The design team at Paramount are constantly looking at the latest workplace design trends and keeping up to date with the architects and interior designers creating innovative, inspirational working environments.

As part of our Design Icons series, we ask members of the Paramount team to tell whose work they admire in the design world.

Having shared her own thoughts on the office design trends of collaboration and homely design, we asked our Project Designer Rhiannon to tell us more about her design icon; Bjarke Ingels.

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Photo by Steve Benisty. Source: Smithsonian

An inspirational innovator

There are a ton of leading pioneers out there that I could choose to talk about.

You’ve got the classic top dogs such as Le Corbusier, Mies van der Rohe and Walter Gropius. Or perhaps even the extraordinary Zaha Hadid.

They are all innovative inventors but today, I’m going to focus on Danish architect, Bjarke Ingels.

I actually know little on the man but from what I’ve come across in the past, it’s been pretty incredible.

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Photo by Julian Love. Source: Wired

Thinking BIG

Bjarke Ingels is the founding partner of BIG (Bjarke Ingels Group), a national architectural corporation based in Copenhagen, New York and London.

He has taught at Harvard University, Yale University, Columbia University, and Rice University and is an honorary professor at the Royal Academy of Arts, School of Architecture in Copenhagen.

Relatively young to have garnered ‘star’ status in the architecture world, he was born in 1974, Ingels has created some truly inspiring projects since BIG launched in 2005 and was named Innovator of the Year for Architecture by the Wall Street Journal.

In 2016, Time Magazine named him one of the 100 Most Influential People.

Renowned as someone who pushes the boundaries of architecture, his first published book was actually a graphic novel; “Yes is More: An Archicomic on Architectural Evolution”.

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Source: Taschen

He has also appeared in a movie about parkour and in 2014 released a video introducing his concept of using video games like Minecraft to inspire architecture that turns “surreal dreams into inhabitable space”.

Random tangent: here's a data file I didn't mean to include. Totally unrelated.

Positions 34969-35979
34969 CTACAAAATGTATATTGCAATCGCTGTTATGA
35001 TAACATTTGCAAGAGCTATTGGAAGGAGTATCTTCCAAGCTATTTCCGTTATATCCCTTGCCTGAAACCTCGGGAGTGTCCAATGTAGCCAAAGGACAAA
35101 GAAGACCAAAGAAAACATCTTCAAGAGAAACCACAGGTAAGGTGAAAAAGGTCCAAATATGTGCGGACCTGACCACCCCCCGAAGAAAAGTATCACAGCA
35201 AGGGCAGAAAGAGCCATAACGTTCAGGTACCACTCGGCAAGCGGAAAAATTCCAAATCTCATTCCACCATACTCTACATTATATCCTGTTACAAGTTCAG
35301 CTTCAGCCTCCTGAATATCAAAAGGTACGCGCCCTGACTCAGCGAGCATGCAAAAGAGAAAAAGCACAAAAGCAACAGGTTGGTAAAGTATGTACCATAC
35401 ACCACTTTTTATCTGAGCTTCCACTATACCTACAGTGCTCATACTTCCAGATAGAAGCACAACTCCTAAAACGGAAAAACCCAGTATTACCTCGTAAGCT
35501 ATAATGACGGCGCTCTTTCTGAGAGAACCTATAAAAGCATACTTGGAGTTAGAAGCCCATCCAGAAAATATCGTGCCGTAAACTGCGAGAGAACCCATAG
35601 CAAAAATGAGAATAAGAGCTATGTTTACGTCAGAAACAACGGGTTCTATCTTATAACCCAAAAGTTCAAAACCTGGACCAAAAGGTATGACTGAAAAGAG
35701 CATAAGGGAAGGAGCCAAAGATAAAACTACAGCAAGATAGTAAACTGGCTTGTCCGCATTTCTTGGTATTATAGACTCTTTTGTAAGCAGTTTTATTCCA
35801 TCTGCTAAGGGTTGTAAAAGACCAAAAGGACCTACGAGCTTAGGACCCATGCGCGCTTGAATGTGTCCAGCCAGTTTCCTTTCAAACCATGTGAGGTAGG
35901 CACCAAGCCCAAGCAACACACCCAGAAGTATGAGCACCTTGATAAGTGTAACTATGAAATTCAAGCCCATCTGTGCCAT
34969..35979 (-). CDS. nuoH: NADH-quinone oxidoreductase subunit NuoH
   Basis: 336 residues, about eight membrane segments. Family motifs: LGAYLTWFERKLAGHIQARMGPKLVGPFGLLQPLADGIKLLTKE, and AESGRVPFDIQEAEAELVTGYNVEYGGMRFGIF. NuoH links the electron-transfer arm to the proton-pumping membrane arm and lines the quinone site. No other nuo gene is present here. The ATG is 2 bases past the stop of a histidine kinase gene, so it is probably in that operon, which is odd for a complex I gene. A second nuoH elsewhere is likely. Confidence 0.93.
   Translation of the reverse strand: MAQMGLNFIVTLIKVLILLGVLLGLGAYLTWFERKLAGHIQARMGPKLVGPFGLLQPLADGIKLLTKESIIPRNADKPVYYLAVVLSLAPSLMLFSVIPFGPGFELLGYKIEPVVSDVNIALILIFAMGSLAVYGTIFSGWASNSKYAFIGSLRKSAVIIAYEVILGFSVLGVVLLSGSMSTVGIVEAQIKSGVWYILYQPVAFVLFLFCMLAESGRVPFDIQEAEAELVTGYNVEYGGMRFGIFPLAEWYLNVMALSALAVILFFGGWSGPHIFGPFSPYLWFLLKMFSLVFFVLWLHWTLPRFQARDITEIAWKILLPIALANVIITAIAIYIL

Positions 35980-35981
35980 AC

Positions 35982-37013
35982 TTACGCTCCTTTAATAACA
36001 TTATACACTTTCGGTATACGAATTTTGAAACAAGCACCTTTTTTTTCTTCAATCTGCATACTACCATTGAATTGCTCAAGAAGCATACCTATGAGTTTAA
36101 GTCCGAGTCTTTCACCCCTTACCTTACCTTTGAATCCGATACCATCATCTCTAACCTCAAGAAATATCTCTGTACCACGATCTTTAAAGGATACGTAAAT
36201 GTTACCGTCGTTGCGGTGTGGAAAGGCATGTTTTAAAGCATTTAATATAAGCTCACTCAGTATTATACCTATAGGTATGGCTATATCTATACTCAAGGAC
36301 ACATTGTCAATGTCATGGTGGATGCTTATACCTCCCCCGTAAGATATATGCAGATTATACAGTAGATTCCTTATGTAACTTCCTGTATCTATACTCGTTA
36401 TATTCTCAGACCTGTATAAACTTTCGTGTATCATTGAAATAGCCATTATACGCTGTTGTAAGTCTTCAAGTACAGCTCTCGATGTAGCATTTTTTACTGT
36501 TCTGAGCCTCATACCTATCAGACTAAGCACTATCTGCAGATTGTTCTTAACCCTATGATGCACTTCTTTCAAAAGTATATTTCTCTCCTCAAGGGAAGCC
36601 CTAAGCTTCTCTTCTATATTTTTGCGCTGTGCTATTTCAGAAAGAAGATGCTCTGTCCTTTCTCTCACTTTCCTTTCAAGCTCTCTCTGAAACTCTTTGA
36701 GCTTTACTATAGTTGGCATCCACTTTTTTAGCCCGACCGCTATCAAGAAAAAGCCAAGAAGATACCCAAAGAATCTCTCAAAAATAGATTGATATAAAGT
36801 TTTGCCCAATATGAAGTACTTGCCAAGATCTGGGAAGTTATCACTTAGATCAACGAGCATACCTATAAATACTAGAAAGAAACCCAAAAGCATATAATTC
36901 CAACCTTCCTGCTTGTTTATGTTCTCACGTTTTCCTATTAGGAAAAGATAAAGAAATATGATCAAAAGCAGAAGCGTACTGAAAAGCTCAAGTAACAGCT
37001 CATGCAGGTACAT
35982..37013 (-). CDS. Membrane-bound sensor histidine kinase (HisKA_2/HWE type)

Here are a few of his creations.

The LEGO House

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Source: Time Magazine

Opened in 2017, the LEGO House is a tourist attraction, exhibition space, café and LEGO store.

Created to look like a pile of building-sized versions of the famous building brick, it even has its own LEGO set so that you can build a mini version of the house.

WeGrow School

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Photo by Dave Burk

The WeGrow project opened in 2018 and challenged the established education system with an environment where children could learn through discovery and socialising.

Musée Atelier Audemars Piguet

- musee atelier audemars piguet 7969 - Paramount Interiors

Based in Le Brassus, Switzerland, this pavilion is currently under construction for Audemars Piguet, a family-run watchmaking business, and will celebrate the art and science of watchmaking.

As stated by BIG, the Musée Atelier Audemars Piguet, “must be rooted to the heritage of watchmaking in La Vallee de Joux, which goes back centuries and is nested in the nature and culture of the place and the people of the valley.”

I particularly like the fact that the structure emerges from the ground as if it grew there, making a striking combination of old and new alongside the traditional buildings.

A BIG impact on workplace design

The work of BIG is meaningful and thought-provoking, with the client’s culture and ethos at the heart of the design.

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Source: BIG

As well as being innovative and futuristic, the proposals are carefully designed.

I believe this is something that all designers should consider – each project is personal to the client and were set out to meet each requirement.

However, it is also crucial that designers provide the necessary guidance and assist the client along the way.

Personally, I think it’s about getting the balance right between the client’s desires and the practicality and functionality of the space.

I recommend to anyone, not just designers, to take a browse through the work of BIG. It’s definitely worth a look.

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